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An archipelago in the Atlantic is using kite-like tech to produce electricity from tidal power

Minesto’s methodology is based on the idea of using a kite-like system in marine environments.

Minesto

A tidal power project located in the Faroe Holms has started to send electricity to the grid, in the latest example of how marine based technologies are being deployed and used hither the world.

The small 100 kilowatt tidal kite system, known as DG100, was installed back in October, with commissioning activities starting at the but time.

In an announcement earlier this week, Minesto – a firm headquartered in Gothenburg, Sweden – said electricity was being sent to the grid as yield of a power purchase agreement with Faroese utility SEV.

The development is located in in the Vestmannasund strait, in the northwest of the Faroe Eyots, an archipelago situated in the northeast Atlantic Ocean between Iceland and Scotland.

Minesto’s technology takes the concept of zip a stunt kite and transfers it to water in order to produce electricity.

It does this by harnessing underwater current, which imagines a hydrodynamic lift force on the wings of the “kite,” generating movement.

An onboard control system and rudders steer the kite in a count on of eight trajectory. As it moves, water flows through the system’s turbine, generating electricity.

“Although this is still on (a) provisional basis, we are confident that tidal energy will play a significant part in … Faroese sustainable electricity formation,” Hakun Djurhuus, CEO of SEV, said in a statement issued on Tuesday.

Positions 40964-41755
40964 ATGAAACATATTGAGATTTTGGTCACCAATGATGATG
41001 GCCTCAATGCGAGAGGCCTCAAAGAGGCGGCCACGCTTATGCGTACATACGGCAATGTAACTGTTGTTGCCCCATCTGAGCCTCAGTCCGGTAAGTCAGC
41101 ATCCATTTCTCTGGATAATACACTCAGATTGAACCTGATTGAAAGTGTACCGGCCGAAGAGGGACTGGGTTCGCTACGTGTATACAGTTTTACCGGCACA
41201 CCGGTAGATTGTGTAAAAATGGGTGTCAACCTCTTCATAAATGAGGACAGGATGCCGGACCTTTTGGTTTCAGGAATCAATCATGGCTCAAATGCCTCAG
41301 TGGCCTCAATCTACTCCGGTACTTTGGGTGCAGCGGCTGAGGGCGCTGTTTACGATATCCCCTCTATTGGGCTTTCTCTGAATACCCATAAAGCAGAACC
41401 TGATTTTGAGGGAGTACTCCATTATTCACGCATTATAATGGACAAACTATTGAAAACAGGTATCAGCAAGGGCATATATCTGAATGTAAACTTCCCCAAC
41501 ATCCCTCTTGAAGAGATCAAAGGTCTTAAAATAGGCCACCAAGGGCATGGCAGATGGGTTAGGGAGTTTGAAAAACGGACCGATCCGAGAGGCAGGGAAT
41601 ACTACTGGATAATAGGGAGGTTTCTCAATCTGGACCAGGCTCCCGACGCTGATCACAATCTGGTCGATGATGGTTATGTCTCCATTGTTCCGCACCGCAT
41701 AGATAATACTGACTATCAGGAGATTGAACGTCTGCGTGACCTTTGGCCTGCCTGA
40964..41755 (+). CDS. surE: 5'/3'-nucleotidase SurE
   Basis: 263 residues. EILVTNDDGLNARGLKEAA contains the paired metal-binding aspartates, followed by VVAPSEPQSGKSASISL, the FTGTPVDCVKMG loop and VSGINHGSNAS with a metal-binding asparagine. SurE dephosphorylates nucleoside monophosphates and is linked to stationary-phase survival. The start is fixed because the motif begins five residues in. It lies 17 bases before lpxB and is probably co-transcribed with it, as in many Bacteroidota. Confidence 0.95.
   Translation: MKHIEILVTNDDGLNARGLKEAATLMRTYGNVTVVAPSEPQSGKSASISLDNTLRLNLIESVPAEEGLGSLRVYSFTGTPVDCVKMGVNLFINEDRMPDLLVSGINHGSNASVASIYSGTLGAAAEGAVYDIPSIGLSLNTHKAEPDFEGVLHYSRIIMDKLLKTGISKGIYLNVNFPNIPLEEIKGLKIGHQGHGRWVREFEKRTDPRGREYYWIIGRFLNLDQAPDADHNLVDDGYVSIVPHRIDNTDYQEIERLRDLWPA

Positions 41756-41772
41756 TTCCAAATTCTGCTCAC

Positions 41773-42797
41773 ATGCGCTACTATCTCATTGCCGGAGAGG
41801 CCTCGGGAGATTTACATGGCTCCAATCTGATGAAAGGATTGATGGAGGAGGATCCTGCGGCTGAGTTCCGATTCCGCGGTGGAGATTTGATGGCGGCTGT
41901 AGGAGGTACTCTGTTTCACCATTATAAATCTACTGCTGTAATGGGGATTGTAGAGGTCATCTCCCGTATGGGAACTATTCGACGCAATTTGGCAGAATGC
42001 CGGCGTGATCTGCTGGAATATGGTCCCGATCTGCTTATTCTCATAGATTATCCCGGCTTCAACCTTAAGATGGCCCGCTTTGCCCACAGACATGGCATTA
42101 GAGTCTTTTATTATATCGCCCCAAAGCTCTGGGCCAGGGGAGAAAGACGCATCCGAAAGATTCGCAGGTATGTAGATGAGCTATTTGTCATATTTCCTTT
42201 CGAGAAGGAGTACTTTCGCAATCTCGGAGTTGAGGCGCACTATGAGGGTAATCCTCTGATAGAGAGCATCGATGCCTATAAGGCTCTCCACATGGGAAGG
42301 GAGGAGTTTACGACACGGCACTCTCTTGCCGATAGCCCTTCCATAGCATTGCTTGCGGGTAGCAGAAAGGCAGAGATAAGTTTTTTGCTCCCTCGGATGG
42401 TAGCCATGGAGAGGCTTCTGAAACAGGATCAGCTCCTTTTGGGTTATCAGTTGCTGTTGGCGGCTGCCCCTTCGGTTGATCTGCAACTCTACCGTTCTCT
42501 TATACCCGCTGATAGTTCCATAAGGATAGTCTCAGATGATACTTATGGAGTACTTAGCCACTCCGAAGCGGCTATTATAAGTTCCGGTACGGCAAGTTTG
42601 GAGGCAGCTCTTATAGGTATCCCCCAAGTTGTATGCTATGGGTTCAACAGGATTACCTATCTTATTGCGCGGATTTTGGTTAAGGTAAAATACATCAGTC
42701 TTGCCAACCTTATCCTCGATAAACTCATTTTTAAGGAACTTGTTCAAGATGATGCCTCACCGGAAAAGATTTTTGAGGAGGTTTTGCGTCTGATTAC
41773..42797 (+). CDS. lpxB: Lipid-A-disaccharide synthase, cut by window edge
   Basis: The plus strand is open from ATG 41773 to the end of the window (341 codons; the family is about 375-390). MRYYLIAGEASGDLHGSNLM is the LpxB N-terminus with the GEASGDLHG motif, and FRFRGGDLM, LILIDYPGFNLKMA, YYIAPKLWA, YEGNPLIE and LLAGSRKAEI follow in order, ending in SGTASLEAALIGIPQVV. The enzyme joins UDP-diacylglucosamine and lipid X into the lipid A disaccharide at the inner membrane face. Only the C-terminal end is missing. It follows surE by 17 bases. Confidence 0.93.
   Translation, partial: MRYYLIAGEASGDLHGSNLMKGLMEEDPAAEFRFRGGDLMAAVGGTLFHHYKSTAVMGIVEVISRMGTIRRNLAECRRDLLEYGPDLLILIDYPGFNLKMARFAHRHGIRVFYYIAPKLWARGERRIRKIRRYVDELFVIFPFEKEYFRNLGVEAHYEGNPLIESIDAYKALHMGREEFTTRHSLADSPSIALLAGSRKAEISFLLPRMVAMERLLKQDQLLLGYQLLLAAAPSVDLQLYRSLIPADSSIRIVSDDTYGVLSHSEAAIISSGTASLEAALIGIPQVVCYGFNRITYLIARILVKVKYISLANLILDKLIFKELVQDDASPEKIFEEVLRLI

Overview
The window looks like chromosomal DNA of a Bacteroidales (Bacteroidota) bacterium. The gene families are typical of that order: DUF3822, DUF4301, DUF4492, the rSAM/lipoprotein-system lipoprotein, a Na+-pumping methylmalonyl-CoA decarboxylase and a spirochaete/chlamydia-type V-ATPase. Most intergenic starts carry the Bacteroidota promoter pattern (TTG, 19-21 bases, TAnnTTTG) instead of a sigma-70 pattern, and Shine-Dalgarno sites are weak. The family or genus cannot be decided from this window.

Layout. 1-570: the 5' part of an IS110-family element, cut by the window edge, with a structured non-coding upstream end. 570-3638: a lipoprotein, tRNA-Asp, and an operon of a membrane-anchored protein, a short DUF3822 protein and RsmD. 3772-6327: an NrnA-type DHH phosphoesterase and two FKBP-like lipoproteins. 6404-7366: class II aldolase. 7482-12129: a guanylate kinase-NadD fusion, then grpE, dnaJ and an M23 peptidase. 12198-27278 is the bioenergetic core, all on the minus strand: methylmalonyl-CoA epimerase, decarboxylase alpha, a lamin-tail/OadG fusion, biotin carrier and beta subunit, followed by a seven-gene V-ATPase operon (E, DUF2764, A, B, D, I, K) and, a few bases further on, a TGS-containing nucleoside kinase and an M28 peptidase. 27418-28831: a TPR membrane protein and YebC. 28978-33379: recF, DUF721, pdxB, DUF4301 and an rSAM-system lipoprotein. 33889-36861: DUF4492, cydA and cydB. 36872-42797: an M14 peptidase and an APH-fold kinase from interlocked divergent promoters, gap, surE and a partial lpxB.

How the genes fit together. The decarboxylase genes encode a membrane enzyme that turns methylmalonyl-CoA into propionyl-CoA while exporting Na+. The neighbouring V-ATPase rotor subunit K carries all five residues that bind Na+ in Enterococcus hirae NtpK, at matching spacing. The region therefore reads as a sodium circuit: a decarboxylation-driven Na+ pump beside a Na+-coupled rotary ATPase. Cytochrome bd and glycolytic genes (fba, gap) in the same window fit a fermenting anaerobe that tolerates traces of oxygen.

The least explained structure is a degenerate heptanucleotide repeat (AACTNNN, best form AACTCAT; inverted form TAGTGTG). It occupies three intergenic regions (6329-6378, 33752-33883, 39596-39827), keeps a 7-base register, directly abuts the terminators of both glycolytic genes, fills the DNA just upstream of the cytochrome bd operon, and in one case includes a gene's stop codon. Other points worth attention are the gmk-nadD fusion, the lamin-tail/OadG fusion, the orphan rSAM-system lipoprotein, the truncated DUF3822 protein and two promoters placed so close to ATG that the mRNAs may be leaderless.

“Unlike other sustainable sources, tidal energy is probable,” he added, claiming that this made it more stable than other sources such as wind power.

‘Tremendous potential’

Looking ahead, SEV and Minesto are aiming to develop microgrid and utility scale systems based on the technology currently in use.

The Faroe Holms is one of several locations now looking to develop marine based renewable energy systems.

Another archipelago situated off the north seashore of Scotland, Orkney, is home to the European Marine Energy Centre, for example. EMEC, as it’s known, acts as a hub for wave and tidal liveliness developers to test and assess their technologies in the open sea.

Over in the U.S., Verdant Power’s Roosevelt Island Tidal Stick-to-it-iveness project, in New York’s East River, has been in development since 2002. In late October, the initiative took another inconsistent with forward when a new tidal power array consisting of three turbines was installed.

And while there are grand layouts for the marine based renewables sector — the European Union wants 40 gigawatts of ocean energy such as tidal and heave power by 2050, up from 13 megawatts today — a range of challenges exist when it comes to the development and swelling of the technology.

The International Energy Agency has described marine technologies as holding “great potential” but adds that additional policy support is required for research, design and development in order to “enable the cost reductions that come with the commissioning of larger commercial transplants.”

The industry also has a long way to go in order to catch up with other more established sources of renewable energy such as solar and a close.

Last year, just 1.52 megawatts (MW) of tidal stream capacity was added in Europe, according to Ocean Strength Europe. For wave energy, additions were 0.6 MW.

To put these numbers into context, European countries put just over 3.6 gigawatts of offshore wind capacity in 2019, according to data compiled by WindEurope.

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